11 Despite progress in this field, some concerns remain only partially addressed, as confirmed by the lack of results in terms of final court rulings with regard to high profile corruption cases. This low level of efficiency can be explained to a great extent by deficiencies in investigatory procedures and by the weakness of judicial practice. While some shortcomings in the existing legislation, which have been highlighted by the Group of States against Corruption (GRECO) and the European Commission, should be remedied without delay, the implementation of the existing legislation and using the full potential of the tools available remain essential challenges.
12 The future adoption of the new penal code, which is currently being drawn up in co-operation with Council of Europe legal experts, should further contribute to improving the situation.
13 With regard to the implementation of decisions of the European Court of Human Rights, the Assembly notes with satisfaction that the National Assembly adopted, in September 2012, a law providing for the introduction of an obligation for the government to submit to parliament an annual report on the number and nature of judgments as well as information on the implementation of the Court’s decisions, in accordance with the recommendations of the Parliamentary Assembly.
14 The Assembly recognises the progress made by Bulgaria in the field of combating human rights abuses by law-enforcement officials, following a number of measures, including the amendment to the Interior Ministry Act, adopted in May 2012, setting up systematic human rights training for police officers and the introduction of concrete measures to eradicate impunity and the lack of accountability for abuses.
15 While commending the adoption, in 2010, of a new law obliging the print media to disclose the names of their actual owners, the Assembly stresses the need for the adoption of similar provisions for the broadcast media.
16 The Assembly is preoccupied by the rise in nationalist ideology and actions and by the climate of increasing hostility towards minorities, as illustrated by the aggressive conduct of the Ataca political party supporters towards worshippers in front of the mosque in Sofia in May 2011, and the hate speech and incitement to violence against Roma in Sofia and 14 other cities in October 2011. Moreover, despite undeniable progress and efforts with regard to the rights of people belonging to minorities, a number of concerns, which have been identified by the relevant Council of Europe monitoring mechanisms, still remain and should be addressed without further delay.
17 The Assembly recalls the concerns identified by its observers during the last parliamentary elections in 2009, as well as the recommendations made by the Venice Commission in respect of the current electoral code, and calls on the Bulgarian authorities to address these concerns in time for the forthcoming elections in the summer of 2013.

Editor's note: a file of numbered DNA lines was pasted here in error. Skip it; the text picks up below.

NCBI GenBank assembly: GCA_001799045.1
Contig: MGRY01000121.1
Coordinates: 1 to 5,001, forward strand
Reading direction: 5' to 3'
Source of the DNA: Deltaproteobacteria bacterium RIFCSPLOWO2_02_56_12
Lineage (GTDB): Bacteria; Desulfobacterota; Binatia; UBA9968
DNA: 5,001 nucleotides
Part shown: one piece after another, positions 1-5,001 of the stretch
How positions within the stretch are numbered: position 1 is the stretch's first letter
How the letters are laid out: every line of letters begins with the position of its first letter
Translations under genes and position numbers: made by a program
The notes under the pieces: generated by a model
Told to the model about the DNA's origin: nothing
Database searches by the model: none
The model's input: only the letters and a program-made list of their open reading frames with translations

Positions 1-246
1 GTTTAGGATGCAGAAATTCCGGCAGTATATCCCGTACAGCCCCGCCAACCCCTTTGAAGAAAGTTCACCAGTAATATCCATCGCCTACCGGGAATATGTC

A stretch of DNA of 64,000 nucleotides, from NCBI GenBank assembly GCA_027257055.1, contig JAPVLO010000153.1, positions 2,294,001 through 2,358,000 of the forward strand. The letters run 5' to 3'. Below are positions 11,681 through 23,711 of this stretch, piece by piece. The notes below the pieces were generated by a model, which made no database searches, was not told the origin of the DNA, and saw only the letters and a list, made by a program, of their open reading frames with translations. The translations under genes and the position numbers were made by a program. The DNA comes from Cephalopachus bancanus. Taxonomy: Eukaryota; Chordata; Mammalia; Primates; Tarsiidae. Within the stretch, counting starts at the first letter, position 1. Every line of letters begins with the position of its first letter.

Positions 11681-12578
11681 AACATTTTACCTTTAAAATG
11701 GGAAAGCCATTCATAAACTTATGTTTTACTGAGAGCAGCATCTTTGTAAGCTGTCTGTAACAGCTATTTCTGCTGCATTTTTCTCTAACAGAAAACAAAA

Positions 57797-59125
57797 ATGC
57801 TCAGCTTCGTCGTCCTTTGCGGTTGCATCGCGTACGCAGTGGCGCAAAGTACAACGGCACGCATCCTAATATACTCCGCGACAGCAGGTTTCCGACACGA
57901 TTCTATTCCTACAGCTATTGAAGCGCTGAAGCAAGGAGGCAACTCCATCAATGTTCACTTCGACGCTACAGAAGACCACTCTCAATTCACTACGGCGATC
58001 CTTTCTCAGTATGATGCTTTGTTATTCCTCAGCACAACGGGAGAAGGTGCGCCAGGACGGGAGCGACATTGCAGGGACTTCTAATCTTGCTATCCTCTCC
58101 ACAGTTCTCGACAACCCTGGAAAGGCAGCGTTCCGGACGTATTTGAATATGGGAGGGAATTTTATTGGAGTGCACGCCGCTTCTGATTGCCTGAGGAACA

18 In order to continue the progress and confirm the sustainability and irreversibility of the reforms in Bulgaria, the Assembly calls on the authorities to take the following measures:
18.1 with regard to the independence of the judiciary:
18.1.1 safeguard the independence of the judiciary and refrain from exerting any pressure on it;
18.1.2 review the role of the Minister of Justice in the Supreme Judicial Council and consider the introduction of a qualified majority vote in the election of the parliamentary quota of the Supreme Judicial Council;
18.1.3 shorten the length of the probationary period for new judges;
18.1.4 ensure the separation of and non-interference between the three judicial branches (judges, prosecutors and investigating magistrates) within the Supreme Judicial Council, in compliance with the Venice Commission’s recommendations;
18.1.5 encourage and support the Supreme Judicial Council and the Inspectorate in their task of increasing the efficiency of the judiciary and judicial practice, particularly through the following actions:
18.1.5.1 develop a human resources strategy which would encourage professionalism, independence and integrity, notably by addressing the deficiencies in the system of appraisals, establishing a uniform and consistent mechanism for assessing the performance of judges, prosecutors and investigating magistrates and linking it with career development;
18.1.5.2 ensure consistency in sanctions, notably in cases concerning delays in issuing the motivation of decisions, and establish a single, effective system of random, nationwide allocation of cases and clear criteria for the assessment of the complexity of cases and their impact on the distribution of workload;
18.1.5.3 conduct an analysis of the deficiencies in judicial practice with a view to addressing them, develop a strategy for reducing the delays in publishing the motivation of decisions, and remedy loopholes in the effective implementation of court decisions, such as absconding to evade prison sentences or failure to apply financial sanctions decided by the court;
18.1.5.4 carry out the upcoming elections of the new member of the Constitutional Court and of the Chief Inspector of the Inspectorate to the Supreme Judicial Council in accordance with the highest standards of professionalism and integrity;
18.1.6 encourage the involvement of civil society and professional organisations in defining and monitoring further strategies for the reform of the judiciary;